The oyster disease Dermo, first found in more southern waters, has migrated north as water temperatures rise.
Mr. Grunden said jellyfish are “a sign of low oxygen, that’s why there are so many in the far end of the Lagoon.” Warmer water allows jellyfish to flourish, to expand their ranges and appear earlier in the year.
Heavier and more frequent rainfall is a concern. The Conservation Law Foundation reports: “Changes in the amount of freshwater runoff are likely to impact the salinity levels of estuaries. Many organisms may not be able to adapt to changing salinity levels, especially those that are relatively sedentary such as clams, snails, and fish eggs.” Mr. Karney added that “basic changes in salinity will impact many aspects of shellfish ecology.”
The good news is that bivalves — clams, oysters, mussels and scallops — help improve pond water quality. They feed by filtering, or cleaning, the water. They don’t need clean water to grow in, which is why the towns stock the ponds with contaminated shellfish from elsewhere. They are filter feeders, considered a keystone species, explained by Dr. Paul R. Epstein and Dan Ferber in their book, Changing Planet, Changing Health. “Oysters perform a crucial function in estuarine systems. A single oyster filters 30 to 50 gallons of water each day, removing excess nutrients, chemical pollutants and algae. This essential filtering role makes oysters what ecologists call a keystone species. A keystone is a wedge-shaped rock placed at the top of a stone arch; when the keystone is removed, the arch collapses,” the authors write.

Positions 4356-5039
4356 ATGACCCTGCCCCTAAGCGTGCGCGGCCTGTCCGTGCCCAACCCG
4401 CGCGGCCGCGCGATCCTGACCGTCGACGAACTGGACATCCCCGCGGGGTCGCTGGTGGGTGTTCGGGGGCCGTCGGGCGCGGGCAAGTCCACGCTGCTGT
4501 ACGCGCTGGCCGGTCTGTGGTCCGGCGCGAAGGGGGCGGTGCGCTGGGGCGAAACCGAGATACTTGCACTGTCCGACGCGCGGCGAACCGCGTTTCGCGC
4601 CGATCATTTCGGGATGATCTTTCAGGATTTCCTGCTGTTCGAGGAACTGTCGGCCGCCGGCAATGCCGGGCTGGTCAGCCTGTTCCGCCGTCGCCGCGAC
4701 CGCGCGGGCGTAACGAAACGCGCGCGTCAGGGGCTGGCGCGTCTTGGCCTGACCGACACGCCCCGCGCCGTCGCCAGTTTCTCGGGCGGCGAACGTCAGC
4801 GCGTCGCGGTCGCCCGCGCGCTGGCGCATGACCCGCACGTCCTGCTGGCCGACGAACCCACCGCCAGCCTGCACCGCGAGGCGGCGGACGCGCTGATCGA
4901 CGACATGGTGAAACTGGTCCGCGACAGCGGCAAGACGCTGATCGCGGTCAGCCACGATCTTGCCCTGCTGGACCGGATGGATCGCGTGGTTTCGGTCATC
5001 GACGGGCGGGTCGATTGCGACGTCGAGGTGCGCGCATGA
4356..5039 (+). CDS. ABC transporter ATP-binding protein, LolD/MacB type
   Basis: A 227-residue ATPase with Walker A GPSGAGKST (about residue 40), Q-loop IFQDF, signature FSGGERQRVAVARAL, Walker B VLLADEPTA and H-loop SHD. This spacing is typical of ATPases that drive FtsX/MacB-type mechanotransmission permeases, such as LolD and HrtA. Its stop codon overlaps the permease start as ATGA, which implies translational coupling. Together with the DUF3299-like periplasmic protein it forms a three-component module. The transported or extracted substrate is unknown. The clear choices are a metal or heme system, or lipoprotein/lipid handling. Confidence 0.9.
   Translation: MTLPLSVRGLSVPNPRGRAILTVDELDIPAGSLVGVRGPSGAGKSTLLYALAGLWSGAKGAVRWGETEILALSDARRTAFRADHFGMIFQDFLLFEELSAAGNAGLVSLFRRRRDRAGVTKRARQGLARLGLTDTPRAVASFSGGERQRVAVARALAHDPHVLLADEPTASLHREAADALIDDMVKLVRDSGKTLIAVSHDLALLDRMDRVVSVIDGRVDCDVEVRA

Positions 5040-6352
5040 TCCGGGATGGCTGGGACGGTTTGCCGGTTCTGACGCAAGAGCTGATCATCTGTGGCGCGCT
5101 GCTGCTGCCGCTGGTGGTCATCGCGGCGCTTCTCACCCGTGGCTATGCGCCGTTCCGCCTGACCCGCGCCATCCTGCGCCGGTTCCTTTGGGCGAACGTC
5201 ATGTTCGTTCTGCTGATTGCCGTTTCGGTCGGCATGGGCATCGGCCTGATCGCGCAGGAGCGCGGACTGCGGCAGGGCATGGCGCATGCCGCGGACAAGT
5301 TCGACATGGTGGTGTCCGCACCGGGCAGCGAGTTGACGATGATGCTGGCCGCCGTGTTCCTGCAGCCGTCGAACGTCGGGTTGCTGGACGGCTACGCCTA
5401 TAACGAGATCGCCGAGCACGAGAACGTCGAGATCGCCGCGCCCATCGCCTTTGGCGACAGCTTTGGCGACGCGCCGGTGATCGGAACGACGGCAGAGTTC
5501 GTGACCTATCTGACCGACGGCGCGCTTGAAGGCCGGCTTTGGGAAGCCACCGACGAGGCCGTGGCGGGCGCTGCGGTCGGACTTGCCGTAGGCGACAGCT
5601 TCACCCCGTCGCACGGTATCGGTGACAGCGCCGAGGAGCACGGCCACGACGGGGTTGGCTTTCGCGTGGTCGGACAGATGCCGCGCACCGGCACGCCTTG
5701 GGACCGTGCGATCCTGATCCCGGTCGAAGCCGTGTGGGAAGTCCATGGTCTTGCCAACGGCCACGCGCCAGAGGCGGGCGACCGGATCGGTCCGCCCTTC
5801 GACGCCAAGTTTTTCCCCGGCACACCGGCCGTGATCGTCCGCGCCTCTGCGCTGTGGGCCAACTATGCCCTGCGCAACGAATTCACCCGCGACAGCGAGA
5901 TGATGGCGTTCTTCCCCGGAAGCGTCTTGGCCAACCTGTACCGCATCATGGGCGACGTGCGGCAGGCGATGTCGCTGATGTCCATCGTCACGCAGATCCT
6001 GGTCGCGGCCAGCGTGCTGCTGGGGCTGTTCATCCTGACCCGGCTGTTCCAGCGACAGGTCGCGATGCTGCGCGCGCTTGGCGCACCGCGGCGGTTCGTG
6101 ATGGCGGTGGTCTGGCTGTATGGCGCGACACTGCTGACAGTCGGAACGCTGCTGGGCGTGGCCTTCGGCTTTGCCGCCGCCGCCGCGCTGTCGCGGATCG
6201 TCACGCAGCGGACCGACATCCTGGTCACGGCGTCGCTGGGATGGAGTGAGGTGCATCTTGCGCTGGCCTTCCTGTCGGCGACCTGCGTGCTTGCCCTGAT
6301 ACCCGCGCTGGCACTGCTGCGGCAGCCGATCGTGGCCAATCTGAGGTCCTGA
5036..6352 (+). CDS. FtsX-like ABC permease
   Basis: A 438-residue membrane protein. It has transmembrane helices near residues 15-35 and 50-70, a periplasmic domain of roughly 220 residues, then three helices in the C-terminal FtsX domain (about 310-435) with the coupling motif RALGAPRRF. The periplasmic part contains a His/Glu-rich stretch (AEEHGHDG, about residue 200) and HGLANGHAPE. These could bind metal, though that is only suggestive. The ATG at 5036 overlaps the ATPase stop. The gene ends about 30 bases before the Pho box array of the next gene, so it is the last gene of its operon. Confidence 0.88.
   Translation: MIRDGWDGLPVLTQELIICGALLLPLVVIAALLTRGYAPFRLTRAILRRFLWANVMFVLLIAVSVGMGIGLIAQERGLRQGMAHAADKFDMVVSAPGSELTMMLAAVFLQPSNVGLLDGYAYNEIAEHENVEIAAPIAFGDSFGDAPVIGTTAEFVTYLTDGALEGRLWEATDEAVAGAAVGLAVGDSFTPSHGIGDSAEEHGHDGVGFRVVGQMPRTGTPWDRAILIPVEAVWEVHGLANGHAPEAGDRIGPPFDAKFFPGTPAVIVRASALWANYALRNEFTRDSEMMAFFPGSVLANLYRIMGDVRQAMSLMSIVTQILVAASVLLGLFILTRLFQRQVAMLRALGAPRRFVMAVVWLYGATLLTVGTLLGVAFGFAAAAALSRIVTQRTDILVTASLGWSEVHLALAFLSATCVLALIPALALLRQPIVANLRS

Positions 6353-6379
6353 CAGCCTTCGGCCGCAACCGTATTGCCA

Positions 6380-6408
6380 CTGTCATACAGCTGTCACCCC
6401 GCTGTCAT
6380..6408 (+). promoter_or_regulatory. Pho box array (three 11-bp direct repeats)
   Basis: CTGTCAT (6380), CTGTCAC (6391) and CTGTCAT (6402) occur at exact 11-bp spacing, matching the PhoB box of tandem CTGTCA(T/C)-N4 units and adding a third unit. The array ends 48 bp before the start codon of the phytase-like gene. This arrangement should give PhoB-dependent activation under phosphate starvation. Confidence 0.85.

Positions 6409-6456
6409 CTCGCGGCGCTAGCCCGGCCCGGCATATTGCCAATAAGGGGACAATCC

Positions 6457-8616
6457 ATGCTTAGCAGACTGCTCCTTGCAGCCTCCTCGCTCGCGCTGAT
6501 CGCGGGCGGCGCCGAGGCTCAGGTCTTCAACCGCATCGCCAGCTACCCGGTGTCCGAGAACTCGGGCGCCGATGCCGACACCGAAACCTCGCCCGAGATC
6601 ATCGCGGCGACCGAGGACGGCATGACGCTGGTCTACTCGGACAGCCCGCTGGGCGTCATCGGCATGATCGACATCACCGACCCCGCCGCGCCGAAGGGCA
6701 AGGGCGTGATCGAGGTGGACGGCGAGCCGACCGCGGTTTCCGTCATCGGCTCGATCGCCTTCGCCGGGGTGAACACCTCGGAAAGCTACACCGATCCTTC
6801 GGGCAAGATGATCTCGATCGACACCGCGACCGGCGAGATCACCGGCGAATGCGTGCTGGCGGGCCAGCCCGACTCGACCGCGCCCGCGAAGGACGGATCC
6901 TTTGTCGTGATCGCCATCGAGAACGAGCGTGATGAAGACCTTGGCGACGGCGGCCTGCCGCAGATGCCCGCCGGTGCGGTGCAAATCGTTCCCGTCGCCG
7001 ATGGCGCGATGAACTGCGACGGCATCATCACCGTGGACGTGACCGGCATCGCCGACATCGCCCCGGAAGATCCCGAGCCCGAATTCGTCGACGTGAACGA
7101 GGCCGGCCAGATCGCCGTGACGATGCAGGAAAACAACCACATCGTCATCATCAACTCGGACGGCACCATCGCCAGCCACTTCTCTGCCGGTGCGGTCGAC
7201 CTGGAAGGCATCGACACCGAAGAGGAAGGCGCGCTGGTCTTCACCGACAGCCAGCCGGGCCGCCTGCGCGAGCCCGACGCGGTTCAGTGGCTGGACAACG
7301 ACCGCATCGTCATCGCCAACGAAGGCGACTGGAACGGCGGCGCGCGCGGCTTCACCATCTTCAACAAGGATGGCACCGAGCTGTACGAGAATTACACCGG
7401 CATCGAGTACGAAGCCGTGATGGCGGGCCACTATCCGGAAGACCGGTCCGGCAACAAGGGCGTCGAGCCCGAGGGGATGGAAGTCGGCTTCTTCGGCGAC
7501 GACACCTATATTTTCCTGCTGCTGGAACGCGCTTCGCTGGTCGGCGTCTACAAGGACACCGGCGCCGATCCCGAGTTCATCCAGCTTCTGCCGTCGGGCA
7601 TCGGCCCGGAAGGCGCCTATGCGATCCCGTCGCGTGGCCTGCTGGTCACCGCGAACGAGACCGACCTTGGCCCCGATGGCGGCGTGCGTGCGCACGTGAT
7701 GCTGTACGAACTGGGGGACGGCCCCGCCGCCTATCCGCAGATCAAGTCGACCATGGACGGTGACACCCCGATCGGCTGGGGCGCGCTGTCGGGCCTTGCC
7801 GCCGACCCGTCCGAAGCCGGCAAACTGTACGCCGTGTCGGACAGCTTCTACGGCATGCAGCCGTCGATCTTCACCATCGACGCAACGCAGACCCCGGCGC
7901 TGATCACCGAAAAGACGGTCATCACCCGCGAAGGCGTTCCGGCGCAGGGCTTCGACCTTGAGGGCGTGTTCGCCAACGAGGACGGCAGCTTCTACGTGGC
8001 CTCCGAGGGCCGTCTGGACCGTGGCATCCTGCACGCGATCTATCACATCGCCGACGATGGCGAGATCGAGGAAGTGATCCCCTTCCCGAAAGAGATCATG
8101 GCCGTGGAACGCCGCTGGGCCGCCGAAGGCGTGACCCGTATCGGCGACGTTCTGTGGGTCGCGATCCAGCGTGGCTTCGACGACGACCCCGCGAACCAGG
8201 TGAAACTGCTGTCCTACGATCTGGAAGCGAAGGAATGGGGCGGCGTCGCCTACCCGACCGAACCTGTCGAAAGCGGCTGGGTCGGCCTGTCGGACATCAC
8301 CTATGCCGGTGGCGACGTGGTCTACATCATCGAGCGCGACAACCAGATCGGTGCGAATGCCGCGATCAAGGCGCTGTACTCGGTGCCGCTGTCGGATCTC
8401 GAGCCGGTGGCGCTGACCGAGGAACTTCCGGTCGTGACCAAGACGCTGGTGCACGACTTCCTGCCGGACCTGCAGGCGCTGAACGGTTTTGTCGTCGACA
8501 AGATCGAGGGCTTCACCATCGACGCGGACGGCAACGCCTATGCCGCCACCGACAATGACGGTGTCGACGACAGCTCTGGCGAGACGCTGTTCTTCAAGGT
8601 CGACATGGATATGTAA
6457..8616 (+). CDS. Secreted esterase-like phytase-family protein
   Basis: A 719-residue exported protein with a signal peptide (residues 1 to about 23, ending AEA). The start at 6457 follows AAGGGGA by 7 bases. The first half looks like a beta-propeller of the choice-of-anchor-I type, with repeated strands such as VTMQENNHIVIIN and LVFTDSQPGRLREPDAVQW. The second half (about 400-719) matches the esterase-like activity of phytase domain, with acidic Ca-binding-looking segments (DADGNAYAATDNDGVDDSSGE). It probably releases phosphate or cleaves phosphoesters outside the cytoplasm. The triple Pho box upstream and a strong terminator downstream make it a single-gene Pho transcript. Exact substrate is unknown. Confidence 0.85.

Can shellfish survive in the changing climate? Mr. Karney notes that shellfish “have a lot of genetic diversity in their population so possibly, as the water gets warmer and more acidic, they will have enough genetic variability to handle the changes.” He said flexibility is in their genes. And so many millions reproduce each year that they are quicker to adapt than some other species, like the polar bear.